Small-molecule Metabolism: An Enzyme Mosaic

Trends Biotechnol. 2001 Dec;19(12):482-6. doi: 10.1016/s0167-7799(01)01813-3.


Escherichia coli has been a popular organism for studying metabolic pathways. In an attempt to find out more about how these pathways are constructed, the enzymes were analysed by defining their protein domains. Structural assignments and sequence comparisons were used to show that 213 domain families constitute approximately 90% of the enzymes in the small-molecule metabolic pathways. Catalytic or cofactor-binding properties between family members are often conserved, while recognition of the main substrate with change in catalytic mechanism is only observed in a few cases of consecutive enzymes in a pathway. Recruitment of domains across pathways is very common, but there is little regularity in the pattern of domains in metabolic pathways. This is analogous to a mosaic in which a stone of a certain colour is selected to fill a position in the picture.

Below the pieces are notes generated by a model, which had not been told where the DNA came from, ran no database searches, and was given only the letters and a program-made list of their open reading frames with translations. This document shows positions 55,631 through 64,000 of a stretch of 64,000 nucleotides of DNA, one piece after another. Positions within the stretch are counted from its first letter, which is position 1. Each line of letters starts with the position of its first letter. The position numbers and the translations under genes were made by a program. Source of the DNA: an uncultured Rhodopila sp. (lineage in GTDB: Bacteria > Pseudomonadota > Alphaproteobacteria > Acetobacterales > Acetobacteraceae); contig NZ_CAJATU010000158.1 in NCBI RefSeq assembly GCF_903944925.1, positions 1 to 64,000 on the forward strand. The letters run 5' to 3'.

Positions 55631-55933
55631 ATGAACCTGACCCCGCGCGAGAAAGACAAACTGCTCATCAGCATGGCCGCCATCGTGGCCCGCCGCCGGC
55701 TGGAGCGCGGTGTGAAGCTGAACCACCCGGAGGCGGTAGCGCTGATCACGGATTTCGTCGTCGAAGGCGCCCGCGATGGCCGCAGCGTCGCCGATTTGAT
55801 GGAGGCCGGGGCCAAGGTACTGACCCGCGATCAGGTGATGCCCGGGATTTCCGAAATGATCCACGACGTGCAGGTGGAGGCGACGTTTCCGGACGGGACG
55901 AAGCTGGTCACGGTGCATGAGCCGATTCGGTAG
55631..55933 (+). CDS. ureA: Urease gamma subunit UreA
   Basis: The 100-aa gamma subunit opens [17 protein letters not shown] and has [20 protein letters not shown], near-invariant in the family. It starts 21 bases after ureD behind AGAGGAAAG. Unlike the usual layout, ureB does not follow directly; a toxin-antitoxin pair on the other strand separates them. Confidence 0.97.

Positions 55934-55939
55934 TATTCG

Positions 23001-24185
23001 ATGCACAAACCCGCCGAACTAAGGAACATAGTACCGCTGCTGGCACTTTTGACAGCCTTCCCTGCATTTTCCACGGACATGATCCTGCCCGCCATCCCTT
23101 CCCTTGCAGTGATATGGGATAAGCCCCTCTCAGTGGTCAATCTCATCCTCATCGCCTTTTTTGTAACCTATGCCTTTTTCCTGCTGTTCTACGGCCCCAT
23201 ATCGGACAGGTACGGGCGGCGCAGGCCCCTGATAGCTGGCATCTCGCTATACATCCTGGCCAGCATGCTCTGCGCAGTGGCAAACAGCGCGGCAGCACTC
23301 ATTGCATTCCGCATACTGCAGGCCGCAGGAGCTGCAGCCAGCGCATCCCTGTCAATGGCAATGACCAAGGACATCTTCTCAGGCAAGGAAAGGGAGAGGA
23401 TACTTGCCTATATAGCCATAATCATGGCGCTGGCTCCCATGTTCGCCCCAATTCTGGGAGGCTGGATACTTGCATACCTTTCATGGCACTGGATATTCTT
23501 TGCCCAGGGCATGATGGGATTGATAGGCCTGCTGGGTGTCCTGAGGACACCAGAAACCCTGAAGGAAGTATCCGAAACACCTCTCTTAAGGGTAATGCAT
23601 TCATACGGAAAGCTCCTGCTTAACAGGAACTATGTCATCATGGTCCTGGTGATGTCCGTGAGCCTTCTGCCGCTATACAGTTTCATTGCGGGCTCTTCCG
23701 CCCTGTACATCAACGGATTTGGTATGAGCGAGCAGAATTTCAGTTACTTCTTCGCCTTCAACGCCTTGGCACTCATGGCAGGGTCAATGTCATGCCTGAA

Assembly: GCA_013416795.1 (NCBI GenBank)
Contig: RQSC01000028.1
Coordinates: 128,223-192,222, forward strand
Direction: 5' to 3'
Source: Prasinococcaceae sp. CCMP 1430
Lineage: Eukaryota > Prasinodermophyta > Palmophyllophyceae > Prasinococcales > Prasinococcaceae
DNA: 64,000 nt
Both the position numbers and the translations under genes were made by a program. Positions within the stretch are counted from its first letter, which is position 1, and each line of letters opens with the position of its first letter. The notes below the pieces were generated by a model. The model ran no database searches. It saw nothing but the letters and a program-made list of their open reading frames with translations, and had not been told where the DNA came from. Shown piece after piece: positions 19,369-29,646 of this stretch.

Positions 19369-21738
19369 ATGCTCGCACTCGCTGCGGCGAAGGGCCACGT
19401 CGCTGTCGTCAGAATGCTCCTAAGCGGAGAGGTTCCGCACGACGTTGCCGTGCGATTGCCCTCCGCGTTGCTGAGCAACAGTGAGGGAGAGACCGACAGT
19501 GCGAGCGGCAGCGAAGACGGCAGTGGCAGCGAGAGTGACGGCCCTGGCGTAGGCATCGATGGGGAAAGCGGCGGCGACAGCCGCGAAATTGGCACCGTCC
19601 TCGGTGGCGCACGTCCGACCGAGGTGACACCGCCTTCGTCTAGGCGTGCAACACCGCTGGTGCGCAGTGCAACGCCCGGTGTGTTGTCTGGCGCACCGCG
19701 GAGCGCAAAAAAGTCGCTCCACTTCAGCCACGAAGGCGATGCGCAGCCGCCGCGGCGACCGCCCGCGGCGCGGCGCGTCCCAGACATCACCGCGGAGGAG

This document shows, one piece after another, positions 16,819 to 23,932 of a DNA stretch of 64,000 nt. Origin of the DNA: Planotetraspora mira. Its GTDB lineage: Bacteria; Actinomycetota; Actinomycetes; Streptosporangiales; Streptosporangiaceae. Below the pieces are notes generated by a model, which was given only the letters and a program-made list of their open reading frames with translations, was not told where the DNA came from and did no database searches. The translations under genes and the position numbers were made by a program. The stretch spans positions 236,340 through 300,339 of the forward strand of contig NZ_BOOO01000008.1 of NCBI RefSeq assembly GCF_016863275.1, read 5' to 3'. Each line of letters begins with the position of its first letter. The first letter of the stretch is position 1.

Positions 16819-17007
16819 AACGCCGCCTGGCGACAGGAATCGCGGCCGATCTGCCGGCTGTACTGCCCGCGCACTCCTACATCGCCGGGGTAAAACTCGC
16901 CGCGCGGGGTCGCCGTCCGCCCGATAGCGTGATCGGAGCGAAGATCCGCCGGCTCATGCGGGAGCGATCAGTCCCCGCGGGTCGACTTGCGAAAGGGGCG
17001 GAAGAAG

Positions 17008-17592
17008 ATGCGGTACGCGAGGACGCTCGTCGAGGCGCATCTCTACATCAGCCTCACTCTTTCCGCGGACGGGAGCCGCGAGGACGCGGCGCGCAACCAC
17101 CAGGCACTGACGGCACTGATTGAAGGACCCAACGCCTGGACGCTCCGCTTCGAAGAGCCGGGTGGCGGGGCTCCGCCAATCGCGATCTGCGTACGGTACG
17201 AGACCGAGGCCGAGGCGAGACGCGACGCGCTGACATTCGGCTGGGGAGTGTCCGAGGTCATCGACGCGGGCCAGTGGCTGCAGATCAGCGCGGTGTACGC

Publication types

  • Research Support, Non-U.S. Gov't
  • Research Support, U.S. Gov't, Non-P.H.S.
  • Research Support, U.S. Gov't, P.H.S.

MeSH terms

  • Binding Sites / physiology
  • Coenzymes / metabolism
  • Enzymes / chemistry*
  • Enzymes / metabolism*
  • Escherichia coli / enzymology*
  • Escherichia coli / metabolism
  • Evolution, Molecular
  • Fucose / metabolism
  • Nucleosides / metabolism
  • Nucleotides / metabolism
  • Protein Structure, Tertiary / physiology
  • Purines / biosynthesis
  • Pyrimidines / biosynthesis
  • Pyruvic Acid / metabolism
  • Sequence Homology
  • Substrate Specificity / physiology
  • Tryptophan / biosynthesis


  • Coenzymes
  • Enzymes
  • Nucleosides
  • Nucleotides
  • Purines
  • Pyrimidines
  • Fucose
  • Pyruvic Acid
  • Tryptophan
  • pyrimidine
  • purine